Over and over and over again my brain questions: Why? Why am I struggling today? Why do I feel this anxiety now? Why do I feel so fat, so ugly? Why? What is different today from yesterday? Why did my clothes fit better last week? Why do I feel so differently today then I did earlier this week? Why? My frustration even now is trying to prevent me from writing this blog, concerned my why’s will not be what others should read. Why does my own mind want to hold me back? Why do I feel so trapped in my brain sometimes? Why do I feel the way I do? Why are my emotions and thoughts out of control from time to time? WHY?
I repeat those words over and over again working to take back my thoughts, my control, my mind. But sometimes this ‘why’ doesn’t need to be answered. Sometimes just getting through the day is all that matters or needs to be done. All that matters is how we move forward. Just as this disease is committed to us, we must commit to our recovery. I have chosen to never give up –that is my choice, that is how I am taking back my control. What I have learned through this process, through the many nutritionists, counselors and groups, is that what works for one person may not work for another. Our commitment is to find what tools, ideas, and processes work for us. What works to assist us through those why days. What is your commitment? What are your ‘control’ tools?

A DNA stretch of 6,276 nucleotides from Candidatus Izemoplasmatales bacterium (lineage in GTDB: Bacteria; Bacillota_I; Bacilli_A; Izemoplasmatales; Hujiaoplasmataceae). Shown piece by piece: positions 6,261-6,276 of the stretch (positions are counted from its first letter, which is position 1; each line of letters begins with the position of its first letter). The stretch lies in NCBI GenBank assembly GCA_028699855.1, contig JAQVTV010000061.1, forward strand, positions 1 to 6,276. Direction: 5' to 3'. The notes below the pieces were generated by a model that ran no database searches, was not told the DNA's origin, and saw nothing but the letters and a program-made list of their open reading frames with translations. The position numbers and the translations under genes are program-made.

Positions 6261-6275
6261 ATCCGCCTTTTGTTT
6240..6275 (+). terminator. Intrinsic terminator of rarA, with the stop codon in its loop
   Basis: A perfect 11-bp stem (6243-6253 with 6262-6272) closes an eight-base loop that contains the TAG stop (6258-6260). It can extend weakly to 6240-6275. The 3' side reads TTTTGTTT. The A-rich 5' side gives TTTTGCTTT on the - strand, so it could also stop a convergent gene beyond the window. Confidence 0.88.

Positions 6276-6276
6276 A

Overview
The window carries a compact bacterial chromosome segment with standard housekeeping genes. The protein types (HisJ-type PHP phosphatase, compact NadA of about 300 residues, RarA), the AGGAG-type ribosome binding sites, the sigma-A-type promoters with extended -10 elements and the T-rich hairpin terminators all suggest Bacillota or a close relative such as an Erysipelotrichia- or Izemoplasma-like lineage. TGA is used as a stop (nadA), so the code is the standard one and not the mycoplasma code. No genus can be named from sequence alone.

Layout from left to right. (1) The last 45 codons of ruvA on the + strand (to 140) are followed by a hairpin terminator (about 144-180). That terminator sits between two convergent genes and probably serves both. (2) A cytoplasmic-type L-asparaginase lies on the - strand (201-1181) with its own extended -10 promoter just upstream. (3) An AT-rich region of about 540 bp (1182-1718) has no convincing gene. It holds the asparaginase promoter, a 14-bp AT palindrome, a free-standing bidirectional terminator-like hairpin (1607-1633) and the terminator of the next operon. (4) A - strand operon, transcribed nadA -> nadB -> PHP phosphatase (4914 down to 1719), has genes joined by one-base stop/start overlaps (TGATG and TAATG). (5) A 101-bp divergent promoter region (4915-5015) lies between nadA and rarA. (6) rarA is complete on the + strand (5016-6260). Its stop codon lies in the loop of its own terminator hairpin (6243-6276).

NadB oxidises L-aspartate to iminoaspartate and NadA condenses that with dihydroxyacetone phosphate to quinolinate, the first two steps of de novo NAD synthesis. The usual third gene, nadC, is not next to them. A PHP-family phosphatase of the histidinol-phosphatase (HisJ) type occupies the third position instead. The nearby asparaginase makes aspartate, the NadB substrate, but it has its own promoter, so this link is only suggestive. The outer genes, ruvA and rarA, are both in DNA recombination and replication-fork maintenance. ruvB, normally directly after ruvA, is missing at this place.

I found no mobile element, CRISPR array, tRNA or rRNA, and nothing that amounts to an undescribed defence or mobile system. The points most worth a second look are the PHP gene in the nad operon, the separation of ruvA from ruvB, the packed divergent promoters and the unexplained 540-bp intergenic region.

My best friend had asked if some friends of hers could stay at my apartment while I was out of town visiting her. After their visit, they called her to pass on their thanks to me. At the end of the conversation, the friends who visited discretely asked, “is Tracey going through counselling?” My best friend was somewhat surprised by the question, and replied, “why do you ask?” The friend then described all of the notes I have written to myself throughout my apartment: on my mirrors, on my closet door, the front door before I head out each day, and of course the fridge – quotes and tools that have helped me through my ‘why’ days…
- “I am a beautiful deserving woman”
- “In order for change I must change”
- “If you always do what you have always done, you will always get what you have always got”
We both laughed hysterically at what they must have thought, I laughed because I realized I was no longer embarrassed of my disease and who I was. I laughed because I was so proud that it didn’t even occur to me to take them down. I then cried in happiness for the break-through I had at that very moment, because to me they are all such beautiful words of strength, healing and support. This is part of my commitment to myself, and I am grateful for those words.
It does not matter what it takes to recover, and it certainly doesn’t matter what recovery looks like. What is important is recovery itself, not how we get there. ‘Why’ is a thought I will continue to fight against until the day I no longer ask. But until then, the positive notes on my walls, those many reminders on my phone, and the many, many conversations in one day that I will have with my best friend, is my way of taking back the control that I lose on those ‘why’ days. I am committed to believing that I AM A BEAUTIFUL, DESERVING WOMAN!